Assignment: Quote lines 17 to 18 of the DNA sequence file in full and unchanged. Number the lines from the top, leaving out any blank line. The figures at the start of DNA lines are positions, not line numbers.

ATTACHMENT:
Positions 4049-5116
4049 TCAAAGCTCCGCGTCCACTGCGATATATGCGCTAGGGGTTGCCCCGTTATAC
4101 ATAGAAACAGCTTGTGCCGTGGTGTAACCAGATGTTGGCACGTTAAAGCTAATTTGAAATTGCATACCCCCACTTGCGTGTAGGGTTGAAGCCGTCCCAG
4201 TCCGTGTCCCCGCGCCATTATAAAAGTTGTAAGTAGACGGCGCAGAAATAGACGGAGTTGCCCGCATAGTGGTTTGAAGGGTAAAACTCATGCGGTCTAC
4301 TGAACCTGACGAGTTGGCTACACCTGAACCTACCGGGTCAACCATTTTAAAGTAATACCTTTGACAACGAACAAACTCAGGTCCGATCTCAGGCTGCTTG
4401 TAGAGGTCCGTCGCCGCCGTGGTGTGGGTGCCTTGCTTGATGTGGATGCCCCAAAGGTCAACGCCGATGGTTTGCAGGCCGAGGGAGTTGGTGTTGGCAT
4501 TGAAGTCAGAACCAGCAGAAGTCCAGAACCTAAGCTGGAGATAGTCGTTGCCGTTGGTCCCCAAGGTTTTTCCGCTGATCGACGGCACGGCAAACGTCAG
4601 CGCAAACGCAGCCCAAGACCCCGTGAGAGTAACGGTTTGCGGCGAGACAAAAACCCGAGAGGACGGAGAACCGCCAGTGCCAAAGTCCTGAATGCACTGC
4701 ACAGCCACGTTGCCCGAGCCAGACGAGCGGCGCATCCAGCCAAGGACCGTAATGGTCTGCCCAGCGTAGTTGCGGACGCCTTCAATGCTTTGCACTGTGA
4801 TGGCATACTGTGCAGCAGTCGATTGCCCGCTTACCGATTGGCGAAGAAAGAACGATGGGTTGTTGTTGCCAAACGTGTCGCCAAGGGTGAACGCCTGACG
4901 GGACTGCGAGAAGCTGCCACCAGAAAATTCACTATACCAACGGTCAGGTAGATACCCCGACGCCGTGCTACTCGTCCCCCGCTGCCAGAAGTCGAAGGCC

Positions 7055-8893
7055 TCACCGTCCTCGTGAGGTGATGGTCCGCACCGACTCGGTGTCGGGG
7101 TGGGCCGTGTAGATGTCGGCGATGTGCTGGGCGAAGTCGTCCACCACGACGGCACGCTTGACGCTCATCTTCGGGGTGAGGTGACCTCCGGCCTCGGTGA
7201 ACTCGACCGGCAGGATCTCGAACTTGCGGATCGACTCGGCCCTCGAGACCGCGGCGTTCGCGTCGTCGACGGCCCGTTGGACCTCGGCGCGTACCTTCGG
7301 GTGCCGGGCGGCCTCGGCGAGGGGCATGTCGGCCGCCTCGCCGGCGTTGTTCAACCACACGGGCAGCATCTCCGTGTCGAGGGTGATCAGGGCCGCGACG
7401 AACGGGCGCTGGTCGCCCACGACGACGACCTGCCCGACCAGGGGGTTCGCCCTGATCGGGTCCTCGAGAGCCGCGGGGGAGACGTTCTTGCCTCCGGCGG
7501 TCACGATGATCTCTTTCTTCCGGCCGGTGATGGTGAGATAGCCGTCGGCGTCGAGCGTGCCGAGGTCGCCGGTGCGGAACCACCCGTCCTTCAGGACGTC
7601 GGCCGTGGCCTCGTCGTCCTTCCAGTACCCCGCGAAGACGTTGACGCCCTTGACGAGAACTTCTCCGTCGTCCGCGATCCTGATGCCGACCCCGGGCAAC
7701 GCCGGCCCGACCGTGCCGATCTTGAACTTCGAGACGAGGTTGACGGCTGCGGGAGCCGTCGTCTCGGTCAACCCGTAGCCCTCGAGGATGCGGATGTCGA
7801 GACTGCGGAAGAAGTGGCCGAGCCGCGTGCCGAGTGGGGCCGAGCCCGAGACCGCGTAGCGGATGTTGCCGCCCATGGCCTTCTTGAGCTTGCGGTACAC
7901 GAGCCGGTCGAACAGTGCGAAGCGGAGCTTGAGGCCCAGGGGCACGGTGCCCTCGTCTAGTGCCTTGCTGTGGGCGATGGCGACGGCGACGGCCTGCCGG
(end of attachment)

7401 AACGGGCGCTGGTCGCCCACGACGACGACCTGCCCGACCAGGGGGTTCGCCCTGATCGGGTCCTCGAGAGCCGCGGGGGAGACGTTCTTGCCTCCGGCGG
7501 TCACGATGATCTCTTTCTTCCGGCCGGTGATGGTGAGATAGCCGTCGGCGTCGAGCGTGCCGAGGTCGCCGGTGCGGAACCACCCGTCCTTCAGGACGTC